Friday, September 14, 2012

Cities of Refuge by Michael Helm

This novel was a new one for me in terms of this project, because of the way it used Toronto as a setting not by name-checking buildings or intersections, or tapping into the general vibe of the city, but by setting the story in Toronto by virtue of it being the home of so many refugees, undocumented people, and desperate outsiders. The main theme is taking refuge from one's past, claiming a safe space to avoid facing judgement and punishment for crimes of varying - and arguable - severity.

The title comes from the Bible, where the cities of refuge were places where killers could claim asylum. The novel's protagonist, Kim, volunteers at an organization called GROUND that helps refugees with more desperate cases who were refused by government agencies. Some of these people have violent backgrounds, complicated by the political situations of their countries of origin. Some of them are dangerous people, although Kim clearly believes passionately in the work and doesn't see it as a dangerous place for her to be.

The novel starts with a violent attack; Kim is followed, attacked, and nearly killed. She is understandably haunted by the incident, and takes refuge (!) from the world while the people around her struggle to deal with the implications of the attack. Her estranged father believes that it was one of her clients at GROUND, someone who they could not help and who decided to take revenge; or perhaps who was just a dangerous person who missed the taste of blood. Kim reads xenophobia and paranoia into her father's theory, but as it turns out, (somewhat spoiler alert!) this book is really about Harold (the father), and the crime in his past from which he is seeking asylum.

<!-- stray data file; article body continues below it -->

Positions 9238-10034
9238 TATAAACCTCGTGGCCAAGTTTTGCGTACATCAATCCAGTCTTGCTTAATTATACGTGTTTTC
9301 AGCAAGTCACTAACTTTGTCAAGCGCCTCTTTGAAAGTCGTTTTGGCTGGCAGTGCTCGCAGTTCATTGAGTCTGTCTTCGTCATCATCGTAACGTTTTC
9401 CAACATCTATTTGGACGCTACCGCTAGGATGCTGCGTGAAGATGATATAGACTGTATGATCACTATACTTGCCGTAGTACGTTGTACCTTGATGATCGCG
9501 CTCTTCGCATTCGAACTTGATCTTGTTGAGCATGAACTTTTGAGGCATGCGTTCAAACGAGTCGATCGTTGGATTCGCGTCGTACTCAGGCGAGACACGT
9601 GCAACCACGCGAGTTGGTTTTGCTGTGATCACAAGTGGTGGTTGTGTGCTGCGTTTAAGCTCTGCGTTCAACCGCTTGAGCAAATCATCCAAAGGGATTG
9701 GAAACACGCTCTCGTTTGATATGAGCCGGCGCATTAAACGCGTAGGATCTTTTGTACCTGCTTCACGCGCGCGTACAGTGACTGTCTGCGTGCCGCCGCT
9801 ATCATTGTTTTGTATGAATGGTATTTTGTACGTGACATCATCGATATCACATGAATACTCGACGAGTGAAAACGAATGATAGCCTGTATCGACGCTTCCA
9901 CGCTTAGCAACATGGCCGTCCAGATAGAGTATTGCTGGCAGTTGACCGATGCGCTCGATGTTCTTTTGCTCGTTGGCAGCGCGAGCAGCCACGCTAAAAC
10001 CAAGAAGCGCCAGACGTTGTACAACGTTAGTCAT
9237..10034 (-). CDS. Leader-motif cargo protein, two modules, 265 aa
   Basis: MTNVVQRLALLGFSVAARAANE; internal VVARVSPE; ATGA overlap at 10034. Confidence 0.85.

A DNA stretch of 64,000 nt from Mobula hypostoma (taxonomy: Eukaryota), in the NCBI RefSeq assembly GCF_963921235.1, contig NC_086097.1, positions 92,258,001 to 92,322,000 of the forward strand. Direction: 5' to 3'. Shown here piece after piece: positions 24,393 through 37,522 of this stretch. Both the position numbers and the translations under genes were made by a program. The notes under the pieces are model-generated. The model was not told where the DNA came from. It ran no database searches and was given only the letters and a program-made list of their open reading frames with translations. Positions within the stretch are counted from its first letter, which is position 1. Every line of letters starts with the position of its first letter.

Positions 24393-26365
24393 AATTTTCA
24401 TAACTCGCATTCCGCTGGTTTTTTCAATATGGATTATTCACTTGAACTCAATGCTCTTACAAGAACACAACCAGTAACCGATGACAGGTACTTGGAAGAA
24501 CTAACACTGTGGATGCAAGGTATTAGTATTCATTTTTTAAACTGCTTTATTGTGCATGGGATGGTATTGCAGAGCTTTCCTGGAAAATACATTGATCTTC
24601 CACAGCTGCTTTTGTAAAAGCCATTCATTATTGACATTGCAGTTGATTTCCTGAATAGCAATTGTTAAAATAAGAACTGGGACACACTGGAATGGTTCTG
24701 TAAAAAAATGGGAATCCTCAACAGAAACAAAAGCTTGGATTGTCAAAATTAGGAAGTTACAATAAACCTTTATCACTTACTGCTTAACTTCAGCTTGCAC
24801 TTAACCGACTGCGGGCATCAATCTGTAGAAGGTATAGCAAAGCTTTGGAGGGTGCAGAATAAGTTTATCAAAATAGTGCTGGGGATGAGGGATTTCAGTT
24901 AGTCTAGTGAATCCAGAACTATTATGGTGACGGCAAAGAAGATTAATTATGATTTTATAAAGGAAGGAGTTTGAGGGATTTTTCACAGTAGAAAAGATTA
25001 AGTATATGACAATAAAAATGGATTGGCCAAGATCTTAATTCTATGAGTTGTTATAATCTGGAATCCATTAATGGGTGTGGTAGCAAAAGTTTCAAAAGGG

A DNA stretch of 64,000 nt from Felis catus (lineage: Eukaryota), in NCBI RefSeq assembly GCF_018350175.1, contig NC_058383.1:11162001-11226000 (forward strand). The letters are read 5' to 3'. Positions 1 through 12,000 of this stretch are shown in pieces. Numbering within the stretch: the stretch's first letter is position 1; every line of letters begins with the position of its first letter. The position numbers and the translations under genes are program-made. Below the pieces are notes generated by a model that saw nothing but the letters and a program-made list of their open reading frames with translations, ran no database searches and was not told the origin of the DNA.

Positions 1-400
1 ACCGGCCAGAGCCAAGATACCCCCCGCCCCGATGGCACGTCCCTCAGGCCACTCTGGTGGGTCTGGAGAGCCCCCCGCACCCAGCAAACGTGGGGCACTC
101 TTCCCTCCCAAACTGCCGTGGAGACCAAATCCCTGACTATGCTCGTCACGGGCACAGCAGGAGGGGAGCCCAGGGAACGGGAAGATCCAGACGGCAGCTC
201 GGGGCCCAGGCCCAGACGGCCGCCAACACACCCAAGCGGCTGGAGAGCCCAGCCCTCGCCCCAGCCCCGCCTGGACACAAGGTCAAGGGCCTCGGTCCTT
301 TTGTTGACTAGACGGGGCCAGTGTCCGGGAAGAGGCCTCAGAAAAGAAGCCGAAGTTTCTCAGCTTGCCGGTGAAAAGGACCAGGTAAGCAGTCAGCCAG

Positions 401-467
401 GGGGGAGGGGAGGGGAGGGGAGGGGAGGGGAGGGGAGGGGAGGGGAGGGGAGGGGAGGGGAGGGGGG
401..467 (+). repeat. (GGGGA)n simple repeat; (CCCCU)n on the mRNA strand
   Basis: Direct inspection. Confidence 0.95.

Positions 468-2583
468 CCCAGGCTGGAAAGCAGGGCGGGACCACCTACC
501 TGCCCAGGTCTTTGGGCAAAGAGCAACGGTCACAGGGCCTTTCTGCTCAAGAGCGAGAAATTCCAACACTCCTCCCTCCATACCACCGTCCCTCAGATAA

The thing about the cities of refuge is that their protection can only ever be temporary, and the attack serves as a trigger for Kim to begin to unravel her father's past, while he struggles desperately to find her attacker, I guess to redeem himself? Or possibly protect himself? It's...complicated.

First of all, the story here is great. I love this underused and gritty way of looking at Toronto. I really loved the characters, particularly Kim, Harold, and Kim's mother Marian - they are all complicated, flawed and introspective people and we spend a lot of time inside their heads. The plot is clever and uses all those wonderful literary conventions to great effect. But.

Holy shit is it flowery. The language is like poetry - it's lovely, but page after page with just abstract interpretations and nearly incomprehensible philosophical tangents really wears you down. I would have adored this book if it was just the story, written well. And Helm is a good writer. I just feel like - if you want to write poetry, write poetry. This is a novel. Not a poem.

I don't have an issue with poetic writing - see my review of the amazing Consolation - but there's a line that needs to be drawn, and reading this book made me feel exhausted. I just wanted to put it down and scream "Just say what you mean!!". I know some people will enjoy the writing style and to them I highly recommend it. But I don't think I can read another book of his, which for me is the deciding factor: would I look for this author's work again?

Unfortunately, I would not. This is another one of those "good book, not my thing" situations, so I'm going to give it three CN Towers out of five.

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